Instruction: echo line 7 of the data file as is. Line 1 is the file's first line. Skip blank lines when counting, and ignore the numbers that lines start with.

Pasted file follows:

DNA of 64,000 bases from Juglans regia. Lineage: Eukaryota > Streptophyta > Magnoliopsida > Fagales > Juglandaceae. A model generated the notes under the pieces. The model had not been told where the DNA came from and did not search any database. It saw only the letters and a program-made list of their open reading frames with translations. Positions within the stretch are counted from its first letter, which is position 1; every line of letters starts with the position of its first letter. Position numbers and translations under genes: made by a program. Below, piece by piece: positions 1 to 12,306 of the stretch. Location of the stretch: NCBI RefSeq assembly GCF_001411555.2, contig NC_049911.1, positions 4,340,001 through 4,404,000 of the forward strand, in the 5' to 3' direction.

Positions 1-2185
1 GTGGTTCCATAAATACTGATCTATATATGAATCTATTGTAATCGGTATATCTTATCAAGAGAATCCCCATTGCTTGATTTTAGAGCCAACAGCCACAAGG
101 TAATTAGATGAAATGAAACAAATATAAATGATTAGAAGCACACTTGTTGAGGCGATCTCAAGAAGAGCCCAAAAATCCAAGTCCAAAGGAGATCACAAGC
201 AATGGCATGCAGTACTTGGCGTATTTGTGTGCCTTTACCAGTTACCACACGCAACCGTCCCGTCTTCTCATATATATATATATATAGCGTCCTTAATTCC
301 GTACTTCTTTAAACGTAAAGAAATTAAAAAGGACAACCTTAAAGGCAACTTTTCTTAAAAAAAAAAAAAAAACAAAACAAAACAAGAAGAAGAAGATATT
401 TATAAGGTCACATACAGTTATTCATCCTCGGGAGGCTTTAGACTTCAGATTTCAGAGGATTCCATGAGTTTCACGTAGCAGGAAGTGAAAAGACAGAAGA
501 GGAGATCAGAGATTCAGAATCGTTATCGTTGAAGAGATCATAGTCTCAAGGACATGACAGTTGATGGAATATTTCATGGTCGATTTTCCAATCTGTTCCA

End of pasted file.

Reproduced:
401 TATAAGGTCACATACAGTTATTCATCCTCGGGAGGCTTTAGACTTCAGATTTCAGAGGATTCCATGAGTTTCACGTAGCAGGAAGTGAAAAGACAGAAGA